Hand luggage only: how to pack for any trip
Beat the queues and the airline charges: travel writer Tim Richards shows you his carry-on bag packing secrets.
My daypack is a Tardis. A year ago, I travelled from Australia to Florida and the Caribbean carrying all I needed in my dimensionally transcendental daypack – thus transforming my travelling life. Sure, I was heading to warm places where few layers are needed but I've travelled light ever since. It's liberating beyond belief.
Previously, I was a last-minute packer – and when you're throwing things into a suitcase in a hurry, in a mad scramble to make it to the airport on time, you're not thinking about multi-purpose ensembles.
My core clothing item these days is a pair of lightweight black trousers, shirred at the ankle. They can be dressed up or down, they do for day or night, they cope with spills, and dry quickly after laundering in a hotel hand basin.
What else makes it into my teeny-tiny bag? A T-shirt, sleeveless top, a dress that never wrinkles, jacket, underwear, socks, a second pair of shoes, the world's comfiest tracky dacks (United Airlines' dark grey biz-class pyjamas), swimmers, a scarf that doubles as a shawl, umbrella and regular-sized toiletries bag.
As I'm usually travelling for work, I'll add a laptop, camera, chargers, power bank, adaptor and an old-fashioned paper notebook. I tuck an empty water bottle into a side pocket (to refill after security so I can take sleep aids whenever I want on the plane), clip a neck pillow onto the bag's handle, shrug my way into a puffer jacket if I'm bound for chilly climes and – voila – that's the main part done.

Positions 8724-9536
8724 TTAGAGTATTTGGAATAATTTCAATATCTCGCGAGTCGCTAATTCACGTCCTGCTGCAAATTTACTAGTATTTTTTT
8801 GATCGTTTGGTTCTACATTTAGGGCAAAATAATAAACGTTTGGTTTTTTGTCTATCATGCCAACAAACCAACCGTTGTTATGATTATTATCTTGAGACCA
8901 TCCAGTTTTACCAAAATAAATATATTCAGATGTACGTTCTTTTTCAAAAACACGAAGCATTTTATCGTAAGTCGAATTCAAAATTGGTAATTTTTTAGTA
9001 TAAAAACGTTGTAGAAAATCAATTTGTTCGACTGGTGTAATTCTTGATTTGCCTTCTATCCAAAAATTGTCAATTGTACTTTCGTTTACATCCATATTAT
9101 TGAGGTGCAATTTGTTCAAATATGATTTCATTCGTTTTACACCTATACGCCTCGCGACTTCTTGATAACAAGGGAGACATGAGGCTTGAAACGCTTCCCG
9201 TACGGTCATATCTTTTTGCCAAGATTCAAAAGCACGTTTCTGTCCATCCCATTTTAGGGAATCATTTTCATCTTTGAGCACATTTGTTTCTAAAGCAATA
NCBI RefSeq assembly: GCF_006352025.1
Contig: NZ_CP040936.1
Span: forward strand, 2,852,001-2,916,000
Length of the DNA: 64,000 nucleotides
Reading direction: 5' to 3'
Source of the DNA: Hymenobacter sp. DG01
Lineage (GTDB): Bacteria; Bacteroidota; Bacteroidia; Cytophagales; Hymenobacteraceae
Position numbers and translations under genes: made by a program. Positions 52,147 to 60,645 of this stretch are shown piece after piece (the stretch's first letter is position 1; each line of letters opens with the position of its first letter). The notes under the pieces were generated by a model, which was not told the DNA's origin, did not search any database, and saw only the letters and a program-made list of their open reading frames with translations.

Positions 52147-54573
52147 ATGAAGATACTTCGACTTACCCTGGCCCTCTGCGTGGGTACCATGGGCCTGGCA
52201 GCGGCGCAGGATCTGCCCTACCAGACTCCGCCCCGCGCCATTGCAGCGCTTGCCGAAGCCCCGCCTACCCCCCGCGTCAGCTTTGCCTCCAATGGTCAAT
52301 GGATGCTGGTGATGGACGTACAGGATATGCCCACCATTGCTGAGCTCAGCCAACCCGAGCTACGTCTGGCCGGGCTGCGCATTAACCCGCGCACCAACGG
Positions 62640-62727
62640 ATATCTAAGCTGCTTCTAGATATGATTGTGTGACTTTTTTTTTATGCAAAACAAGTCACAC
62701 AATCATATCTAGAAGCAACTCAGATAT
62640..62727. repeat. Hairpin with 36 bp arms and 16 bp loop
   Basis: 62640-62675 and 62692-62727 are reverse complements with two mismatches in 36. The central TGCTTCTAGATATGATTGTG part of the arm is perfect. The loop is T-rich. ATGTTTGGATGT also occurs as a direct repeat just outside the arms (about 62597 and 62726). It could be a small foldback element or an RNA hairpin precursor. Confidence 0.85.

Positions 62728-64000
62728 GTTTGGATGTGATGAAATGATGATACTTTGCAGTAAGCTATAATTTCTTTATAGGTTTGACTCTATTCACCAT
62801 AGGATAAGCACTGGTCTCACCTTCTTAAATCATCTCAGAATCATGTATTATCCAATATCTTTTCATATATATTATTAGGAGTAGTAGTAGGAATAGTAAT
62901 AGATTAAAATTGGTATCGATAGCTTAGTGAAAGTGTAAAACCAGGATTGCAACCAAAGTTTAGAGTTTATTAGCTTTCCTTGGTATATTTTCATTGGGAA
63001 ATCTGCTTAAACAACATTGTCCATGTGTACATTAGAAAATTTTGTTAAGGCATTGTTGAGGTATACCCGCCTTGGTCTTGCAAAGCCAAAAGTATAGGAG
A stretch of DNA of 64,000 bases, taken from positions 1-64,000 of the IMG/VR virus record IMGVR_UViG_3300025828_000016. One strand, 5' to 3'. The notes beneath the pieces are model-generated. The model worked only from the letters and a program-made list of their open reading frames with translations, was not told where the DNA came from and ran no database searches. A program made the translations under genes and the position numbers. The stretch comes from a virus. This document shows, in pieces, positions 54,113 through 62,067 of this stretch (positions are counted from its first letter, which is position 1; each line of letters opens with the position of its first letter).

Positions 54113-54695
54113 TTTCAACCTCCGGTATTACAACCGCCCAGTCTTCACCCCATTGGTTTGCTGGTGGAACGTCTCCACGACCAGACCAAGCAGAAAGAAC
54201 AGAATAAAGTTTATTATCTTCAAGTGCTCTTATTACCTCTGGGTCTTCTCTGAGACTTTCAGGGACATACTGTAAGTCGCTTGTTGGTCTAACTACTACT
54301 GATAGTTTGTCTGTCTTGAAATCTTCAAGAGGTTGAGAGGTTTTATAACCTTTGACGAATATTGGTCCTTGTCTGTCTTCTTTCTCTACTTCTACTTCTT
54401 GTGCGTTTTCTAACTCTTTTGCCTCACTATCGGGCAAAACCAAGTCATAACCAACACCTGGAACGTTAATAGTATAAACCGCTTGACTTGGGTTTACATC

In my handbag (recent travel companions joke that I'll soon whittle this art to handbag-only), I pop the passport and mobile, earphones and earplugs, three ways to access cash (a recent hacking has made me extra cautious) and all the eyewear. Things I no longer pack include novels, after carrying way too many around the world and not even cracking the first page.
No checked luggage means you bounce off the plane and straight out of the airport, skipping not only the wait at the baggage carousel but any worries about lost luggage.
Carry-on-only also means you avoid paying the checked baggage fees charged by low-cost carriers and some other airlines (particularly those in the United States). And I'm sure my lack of luggage helped me board an earlier flight last year when my scheduled Houston-Los Angeles flight ran late, threatening my connection back to Australia.
The only downside is you can't bring home that exotic bottle of wine discovered on your travels. That hurt when I was in Germany this year – but not enough to make me change my light-arted ways.